Registrar of Companies: When a company is set up and commences business, it affects not only the employers and employees within the company, it affects the industry and market as a whole, affects the consumers and the various stakeholders in the company and it also affects the government.

The inter-relationships between these various entities require supervision and regulation. The Registrar’s Office is the place where a company is registered, along with the name and the necessary documents. The documents required to register a company will be discussed soon.

Point of Interest!

National Company Law Tribunal

The Supreme Court recently validated the setting up of an overarching corporate law tribunal that will take up the company law disputes pending with the Company Law Board, the Board for Industrial and Financial Reconstruction and various high courts.

Amendments were made to the Companies Act made in 2002, and paved the way for the establishment of the National Company Law Tribunal (NCLT).

Chapter Two: How does a Company Work?

Incorporation of a Company

For a company to be registered and legally recognized, it needs to be incorporated. A body of individuals or entities may possess all the attributes that indicate the existence and working of a company, but the incorporation of a company gives it the required legal status.

This incorporation is done when a company is registered and the certificate of incorporation is given. The company is registered when it has submitted the Memorandum of Association and the Articles of Association to the Registrar of Companies. These documents give a basic outline of the scope of business of the company, define its objectives, and try to lay down the various roles to be essayed by the different individuals and entities working within the company’s framework.

 

Some of the documents needed for registration are:

  1. Memorandum of Association
  2. Articles of Association

Memorandum of Association: The memorandum of association is one of the most important documents of a company as it sets out the distinct aspects of the company and provides requisite information about the company to outsiders – such as the name of the company in the name clause; the state in which the registered office is situated, in the registered office clause; the main objective and the other ancillary objects that the company was set up with, in the objects clause; the nature and extent of the company’s liability in the event of default or bankruptcy and the capital clause sets out the total amount of share capital, and provides for the number of shares.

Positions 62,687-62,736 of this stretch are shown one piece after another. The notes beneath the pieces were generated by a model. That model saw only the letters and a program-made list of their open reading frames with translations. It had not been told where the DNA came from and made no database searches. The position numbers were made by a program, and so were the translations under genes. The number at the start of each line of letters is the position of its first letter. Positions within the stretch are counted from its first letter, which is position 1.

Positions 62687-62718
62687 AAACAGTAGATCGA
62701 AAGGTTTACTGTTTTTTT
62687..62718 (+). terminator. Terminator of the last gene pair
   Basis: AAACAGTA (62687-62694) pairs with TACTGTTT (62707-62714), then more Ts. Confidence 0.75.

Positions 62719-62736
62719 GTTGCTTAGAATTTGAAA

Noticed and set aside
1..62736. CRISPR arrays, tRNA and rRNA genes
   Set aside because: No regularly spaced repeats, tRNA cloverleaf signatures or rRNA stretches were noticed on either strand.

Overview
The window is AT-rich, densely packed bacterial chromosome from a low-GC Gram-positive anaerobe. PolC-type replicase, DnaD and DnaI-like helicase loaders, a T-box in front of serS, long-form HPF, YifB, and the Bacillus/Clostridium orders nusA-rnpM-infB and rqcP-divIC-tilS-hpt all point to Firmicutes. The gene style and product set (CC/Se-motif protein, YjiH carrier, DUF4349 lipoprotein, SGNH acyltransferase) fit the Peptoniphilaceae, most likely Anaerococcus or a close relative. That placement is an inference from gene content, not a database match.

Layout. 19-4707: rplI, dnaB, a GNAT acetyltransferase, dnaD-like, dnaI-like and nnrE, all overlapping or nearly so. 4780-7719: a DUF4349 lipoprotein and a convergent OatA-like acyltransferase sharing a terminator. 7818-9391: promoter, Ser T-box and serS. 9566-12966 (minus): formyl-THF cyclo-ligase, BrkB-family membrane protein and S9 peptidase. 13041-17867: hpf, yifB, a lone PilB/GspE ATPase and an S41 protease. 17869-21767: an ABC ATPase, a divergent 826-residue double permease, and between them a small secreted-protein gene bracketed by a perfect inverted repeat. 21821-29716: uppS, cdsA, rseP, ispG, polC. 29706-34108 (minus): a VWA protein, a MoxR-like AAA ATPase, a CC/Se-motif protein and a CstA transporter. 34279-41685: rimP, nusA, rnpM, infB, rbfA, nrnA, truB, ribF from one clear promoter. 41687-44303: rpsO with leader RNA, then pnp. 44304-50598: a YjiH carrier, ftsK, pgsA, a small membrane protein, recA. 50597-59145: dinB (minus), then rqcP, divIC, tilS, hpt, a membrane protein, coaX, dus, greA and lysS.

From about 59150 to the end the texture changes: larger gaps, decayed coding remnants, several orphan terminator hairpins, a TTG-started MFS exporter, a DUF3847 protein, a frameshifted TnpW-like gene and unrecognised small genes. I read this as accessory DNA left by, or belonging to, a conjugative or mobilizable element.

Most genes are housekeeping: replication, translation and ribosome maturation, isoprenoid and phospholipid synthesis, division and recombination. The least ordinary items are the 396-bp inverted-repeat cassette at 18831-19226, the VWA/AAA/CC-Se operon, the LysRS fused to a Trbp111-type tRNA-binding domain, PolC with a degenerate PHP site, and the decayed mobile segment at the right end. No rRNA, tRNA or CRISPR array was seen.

What does a memorandum of association contain?

  1. Name Clause
  2. Registered Office Clause
  3. Objects Clause

The memorandum provides the structure within which the company expects to function. It also lays down some boundaries as to the operation of the company. For instance, the objects clause provides for the main area of business and also ancillary areas, but a company cannot conduct business in any other areas than those specified in that clause.

However, the memorandum is not the only document through which the powers of a company may be ascertained. If the memorandum provides for something that is not legal under the Companies Act, the provision is void.

The last part of the memorandum is the subscription where the subscribers declare that they are intent on forming a company and they agree to take up the shares that have been set against their names.